The backdrop for the meeting, which consisted of leading EU-politicians and numerous other participants, was the NCC’s study demonstrating how connected toys can have huge security flaws, and are in breach of both data protection and marketing laws in both Norway and the EU.
The NCC lodged complaints on the toys to several regulative units, with the Norwegian Directorate for Civil Protection being one of these. Unfortunately, it became clear that there is a lack of rules to secure consumers in the internet of things. Other consumer organizations in Europe experienced similar results when they attempted to lodge their complaints on the connected toys.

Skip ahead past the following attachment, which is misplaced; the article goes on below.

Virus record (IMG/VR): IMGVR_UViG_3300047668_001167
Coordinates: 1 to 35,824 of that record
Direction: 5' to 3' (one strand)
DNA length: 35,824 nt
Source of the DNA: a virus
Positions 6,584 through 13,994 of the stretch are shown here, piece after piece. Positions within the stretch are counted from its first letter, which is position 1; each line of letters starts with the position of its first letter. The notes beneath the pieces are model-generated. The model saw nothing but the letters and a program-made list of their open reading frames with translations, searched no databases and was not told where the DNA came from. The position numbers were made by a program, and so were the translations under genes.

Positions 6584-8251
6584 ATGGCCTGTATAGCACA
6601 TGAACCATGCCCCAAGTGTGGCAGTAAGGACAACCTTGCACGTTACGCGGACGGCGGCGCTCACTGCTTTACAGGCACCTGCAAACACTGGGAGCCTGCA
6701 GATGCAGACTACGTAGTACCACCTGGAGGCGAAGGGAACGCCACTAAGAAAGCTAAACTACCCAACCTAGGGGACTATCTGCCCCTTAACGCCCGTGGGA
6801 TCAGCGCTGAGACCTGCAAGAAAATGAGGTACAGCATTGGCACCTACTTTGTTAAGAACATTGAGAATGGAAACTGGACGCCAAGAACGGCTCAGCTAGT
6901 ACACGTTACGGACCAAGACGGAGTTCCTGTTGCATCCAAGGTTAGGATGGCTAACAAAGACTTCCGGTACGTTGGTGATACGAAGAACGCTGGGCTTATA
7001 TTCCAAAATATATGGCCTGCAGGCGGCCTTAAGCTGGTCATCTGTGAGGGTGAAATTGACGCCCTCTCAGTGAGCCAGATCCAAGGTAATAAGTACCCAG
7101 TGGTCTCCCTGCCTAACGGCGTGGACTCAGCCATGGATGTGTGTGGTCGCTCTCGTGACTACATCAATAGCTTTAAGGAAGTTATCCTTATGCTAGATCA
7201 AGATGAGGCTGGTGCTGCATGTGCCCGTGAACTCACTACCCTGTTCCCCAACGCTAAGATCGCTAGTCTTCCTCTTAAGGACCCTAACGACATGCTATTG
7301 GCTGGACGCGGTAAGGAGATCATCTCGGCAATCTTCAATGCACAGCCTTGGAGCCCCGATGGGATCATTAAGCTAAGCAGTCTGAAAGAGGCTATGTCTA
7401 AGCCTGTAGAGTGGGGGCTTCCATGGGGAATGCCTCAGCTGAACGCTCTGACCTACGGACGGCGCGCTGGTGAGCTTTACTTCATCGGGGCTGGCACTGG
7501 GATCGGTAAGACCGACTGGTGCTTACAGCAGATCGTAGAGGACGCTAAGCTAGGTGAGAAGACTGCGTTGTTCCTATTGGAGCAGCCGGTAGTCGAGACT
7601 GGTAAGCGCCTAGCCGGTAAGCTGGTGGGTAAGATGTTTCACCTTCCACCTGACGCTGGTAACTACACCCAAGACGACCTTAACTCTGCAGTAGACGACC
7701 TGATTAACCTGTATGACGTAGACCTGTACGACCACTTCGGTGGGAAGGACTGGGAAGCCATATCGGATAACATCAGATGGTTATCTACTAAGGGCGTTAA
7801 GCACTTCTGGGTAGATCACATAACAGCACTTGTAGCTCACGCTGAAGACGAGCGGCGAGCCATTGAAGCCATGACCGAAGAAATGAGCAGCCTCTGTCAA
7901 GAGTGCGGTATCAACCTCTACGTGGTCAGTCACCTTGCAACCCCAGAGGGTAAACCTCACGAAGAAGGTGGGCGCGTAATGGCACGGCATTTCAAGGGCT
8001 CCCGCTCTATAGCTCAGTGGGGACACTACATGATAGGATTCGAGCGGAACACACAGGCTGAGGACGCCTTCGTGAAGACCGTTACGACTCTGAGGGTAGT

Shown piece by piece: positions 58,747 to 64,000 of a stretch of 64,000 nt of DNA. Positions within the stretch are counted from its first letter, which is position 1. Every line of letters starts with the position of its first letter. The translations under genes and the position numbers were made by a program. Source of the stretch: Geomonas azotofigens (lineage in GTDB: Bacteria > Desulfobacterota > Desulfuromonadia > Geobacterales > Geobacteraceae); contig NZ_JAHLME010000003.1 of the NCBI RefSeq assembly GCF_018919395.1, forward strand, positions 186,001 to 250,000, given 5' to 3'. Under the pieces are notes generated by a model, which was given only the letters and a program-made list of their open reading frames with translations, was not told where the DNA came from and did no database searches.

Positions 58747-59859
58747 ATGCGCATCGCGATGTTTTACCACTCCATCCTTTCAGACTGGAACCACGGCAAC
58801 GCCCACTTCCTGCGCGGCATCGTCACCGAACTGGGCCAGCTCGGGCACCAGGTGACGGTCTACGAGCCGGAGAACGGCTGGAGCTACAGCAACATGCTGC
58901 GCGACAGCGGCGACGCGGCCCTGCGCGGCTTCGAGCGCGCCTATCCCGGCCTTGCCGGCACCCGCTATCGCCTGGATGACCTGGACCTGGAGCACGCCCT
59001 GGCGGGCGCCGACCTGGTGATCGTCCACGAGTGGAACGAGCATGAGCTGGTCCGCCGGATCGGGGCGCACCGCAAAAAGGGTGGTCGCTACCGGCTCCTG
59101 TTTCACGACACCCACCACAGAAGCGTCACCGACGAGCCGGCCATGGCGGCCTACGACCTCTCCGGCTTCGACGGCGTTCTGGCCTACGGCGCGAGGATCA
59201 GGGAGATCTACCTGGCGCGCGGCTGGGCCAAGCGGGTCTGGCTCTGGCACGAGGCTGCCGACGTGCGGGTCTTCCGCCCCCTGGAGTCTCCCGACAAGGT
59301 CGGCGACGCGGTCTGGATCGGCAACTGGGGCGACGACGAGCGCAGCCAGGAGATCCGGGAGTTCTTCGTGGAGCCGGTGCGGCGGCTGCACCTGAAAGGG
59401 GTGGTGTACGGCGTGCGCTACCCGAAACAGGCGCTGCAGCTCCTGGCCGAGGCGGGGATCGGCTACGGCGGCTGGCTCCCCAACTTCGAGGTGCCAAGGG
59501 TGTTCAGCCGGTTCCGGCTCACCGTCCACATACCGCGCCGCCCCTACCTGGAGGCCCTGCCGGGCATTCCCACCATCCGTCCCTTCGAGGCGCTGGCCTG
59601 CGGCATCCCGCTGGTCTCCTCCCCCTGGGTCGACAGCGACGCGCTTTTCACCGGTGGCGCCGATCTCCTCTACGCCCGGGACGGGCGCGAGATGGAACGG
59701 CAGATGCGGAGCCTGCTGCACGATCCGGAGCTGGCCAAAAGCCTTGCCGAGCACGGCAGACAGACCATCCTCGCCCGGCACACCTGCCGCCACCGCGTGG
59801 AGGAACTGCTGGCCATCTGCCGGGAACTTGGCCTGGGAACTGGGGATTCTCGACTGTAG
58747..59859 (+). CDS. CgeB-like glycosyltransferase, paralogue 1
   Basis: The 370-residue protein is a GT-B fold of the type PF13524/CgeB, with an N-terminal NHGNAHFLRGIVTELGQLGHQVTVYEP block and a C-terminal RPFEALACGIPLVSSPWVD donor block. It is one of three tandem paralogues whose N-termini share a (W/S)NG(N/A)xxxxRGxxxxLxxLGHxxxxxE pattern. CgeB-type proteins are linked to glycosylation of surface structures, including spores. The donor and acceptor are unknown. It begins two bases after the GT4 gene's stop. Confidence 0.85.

A lack of common rules
Existing legislation is not fit for the age of internet-connected products and the issues that they introduce. Everyone will profit from Norwegian and EU-politicians working together, so that we can establish rules that ensure safety for all consumers, says Randi Flesland, the director general of the NCC.
The seminar was arranged together with the European Consumer Organization (BEUC) and the Danish EU-parliamentarian Christel Schaldemose. The contributors included the European Data Protection Supervisor (EDPS), the European Union Agency for Network and Information Security (ENISA), and European parliamentarians from several countries.